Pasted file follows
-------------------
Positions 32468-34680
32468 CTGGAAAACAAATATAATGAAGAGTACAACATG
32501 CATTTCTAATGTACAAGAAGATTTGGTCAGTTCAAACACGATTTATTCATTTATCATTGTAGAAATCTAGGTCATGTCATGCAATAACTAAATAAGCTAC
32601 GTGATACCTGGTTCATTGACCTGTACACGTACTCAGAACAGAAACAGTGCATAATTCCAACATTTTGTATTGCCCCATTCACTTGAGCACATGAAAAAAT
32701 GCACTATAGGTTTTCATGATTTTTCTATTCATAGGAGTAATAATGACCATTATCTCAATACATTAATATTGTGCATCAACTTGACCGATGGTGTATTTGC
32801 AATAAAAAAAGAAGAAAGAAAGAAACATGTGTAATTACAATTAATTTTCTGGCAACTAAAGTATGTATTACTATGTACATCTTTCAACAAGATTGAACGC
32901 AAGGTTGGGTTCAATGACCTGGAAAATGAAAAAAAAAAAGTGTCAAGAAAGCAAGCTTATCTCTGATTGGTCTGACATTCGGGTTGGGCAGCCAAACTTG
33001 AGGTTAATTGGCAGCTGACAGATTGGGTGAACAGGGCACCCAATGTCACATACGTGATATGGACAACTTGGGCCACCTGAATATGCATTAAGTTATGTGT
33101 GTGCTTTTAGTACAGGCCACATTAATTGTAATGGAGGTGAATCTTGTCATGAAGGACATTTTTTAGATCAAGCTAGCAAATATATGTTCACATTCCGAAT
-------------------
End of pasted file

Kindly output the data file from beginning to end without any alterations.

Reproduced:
Positions 32468-34680
32468 CTGGAAAACAAATATAATGAAGAGTACAACATG
32501 CATTTCTAATGTACAAGAAGATTTGGTCAGTTCAAACACGATTTATTCATTTATCATTGTAGAAATCTAGGTCATGTCATGCAATAACTAAATAAGCTAC
32601 GTGATACCTGGTTCATTGACCTGTACACGTACTCAGAACAGAAACAGTGCATAATTCCAACATTTTGTATTGCCCCATTCACTTGAGCACATGAAAAAAT
32701 GCACTATAGGTTTTCATGATTTTTCTATTCATAGGAGTAATAATGACCATTATCTCAATACATTAATATTGTGCATCAACTTGACCGATGGTGTATTTGC
32801 AATAAAAAAAGAAGAAAGAAAGAAACATGTGTAATTACAATTAATTTTCTGGCAACTAAAGTATGTATTACTATGTACATCTTTCAACAAGATTGAACGC
32901 AAGGTTGGGTTCAATGACCTGGAAAATGAAAAAAAAAAAGTGTCAAGAAAGCAAGCTTATCTCTGATTGGTCTGACATTCGGGTTGGGCAGCCAAACTTG
33001 AGGTTAATTGGCAGCTGACAGATTGGGTGAACAGGGCACCCAATGTCACATACGTGATATGGACAACTTGGGCCACCTGAATATGCATTAAGTTATGTGT
33101 GTGCTTTTAGTACAGGCCACATTAATTGTAATGGAGGTGAATCTTGTCATGAAGGACATTTTTTAGATCAAGCTAGCAAATATATGTTCACATTCCGAAT